the The US Federal Aviation Administration has issued new approvals for low visibility landings at airports impacted by 5G deployments.
Emirates will resume flights to the United States after concerns over 5G rollouts scheduled for January 19, 2022 forced several international airlines to cancel some flights. Emirates will resume flights to Chicago, Orlando, Miami, Dallas-Fort Worth, Seattle and Newark on Friday, and Houston, San Francisco and Boston on Saturday.
According to Cnet, the FAA said it issued new approvals allowing about 78% of commercial aircraft in the United States to make low-visibility landings at airports impacted by Verizon and AT&T’s 5G rollouts.
“The FAA is working diligently to determine which altimeters are reliable and accurate where 5G is deployed in the United States,” the FAA said. “We anticipate that some altimeters will be too sensitive to 5G interference. To maintain safety, aircraft equipped with these altimeters will be prohibited from making low visibility landings when 5G is deployed, as the altimeter may provide inaccurate information.
Emirates previously canceled flights to San Francisco, Dallas-Fort Worth, Orlando, Seattle, Miami, Newark, Houston, Chicago and Boston “until further notice” due to planned 5G activation around those airports. Japan Airlines and ANA also canceled flights on Tuesday, but resumed them on Wednesday when the FAA issued approvals allowing some planes to make low-visibility landings.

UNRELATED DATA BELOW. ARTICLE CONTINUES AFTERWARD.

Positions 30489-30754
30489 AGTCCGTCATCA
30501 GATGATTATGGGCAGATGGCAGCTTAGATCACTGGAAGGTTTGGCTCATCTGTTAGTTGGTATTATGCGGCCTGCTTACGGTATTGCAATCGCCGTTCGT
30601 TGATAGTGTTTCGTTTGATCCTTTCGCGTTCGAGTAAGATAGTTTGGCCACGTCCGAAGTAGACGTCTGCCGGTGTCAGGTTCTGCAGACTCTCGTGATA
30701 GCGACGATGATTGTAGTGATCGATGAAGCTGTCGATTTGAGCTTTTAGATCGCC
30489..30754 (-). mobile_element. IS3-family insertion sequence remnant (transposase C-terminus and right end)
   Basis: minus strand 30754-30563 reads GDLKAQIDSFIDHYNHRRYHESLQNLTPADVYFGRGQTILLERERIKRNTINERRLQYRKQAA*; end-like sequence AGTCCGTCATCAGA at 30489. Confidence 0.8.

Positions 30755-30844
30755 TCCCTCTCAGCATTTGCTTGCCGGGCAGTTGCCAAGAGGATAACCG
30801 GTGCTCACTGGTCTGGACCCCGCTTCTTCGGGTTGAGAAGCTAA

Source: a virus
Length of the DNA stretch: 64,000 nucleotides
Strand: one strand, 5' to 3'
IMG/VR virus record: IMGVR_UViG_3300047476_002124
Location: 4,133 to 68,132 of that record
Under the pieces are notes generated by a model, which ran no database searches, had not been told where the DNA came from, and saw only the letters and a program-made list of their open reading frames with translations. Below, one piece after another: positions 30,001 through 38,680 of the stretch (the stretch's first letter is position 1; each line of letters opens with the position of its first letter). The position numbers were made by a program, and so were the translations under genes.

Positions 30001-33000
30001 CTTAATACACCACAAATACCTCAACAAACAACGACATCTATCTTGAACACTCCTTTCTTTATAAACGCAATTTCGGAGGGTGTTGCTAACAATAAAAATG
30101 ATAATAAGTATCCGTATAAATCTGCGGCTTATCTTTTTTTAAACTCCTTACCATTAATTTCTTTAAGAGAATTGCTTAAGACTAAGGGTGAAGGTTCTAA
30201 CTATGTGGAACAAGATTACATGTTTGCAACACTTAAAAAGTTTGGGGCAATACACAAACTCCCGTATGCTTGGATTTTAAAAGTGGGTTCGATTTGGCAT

The cancellations came after airlines warned on Monday of major travel disruptions if Wednesday’s planned 5G C-band launch goes ahead.
AT&T would “temporarily defer” turning on some of its 5G towers near airport runways, a spokesperson said Tuesday, adding that the FAA “didn’t use the two years it had to plan so responsible for this deployment”.
“We are frustrated with the FAA’s failure to do what nearly 40 countries have done, which is to safely deploy 5G technology without disrupting aviation services, and we urge it to do so in a timely manner. “, AT&T’s statement reads.
Verizon said it would also “voluntarily” limit its C-band 5G deployments around airports.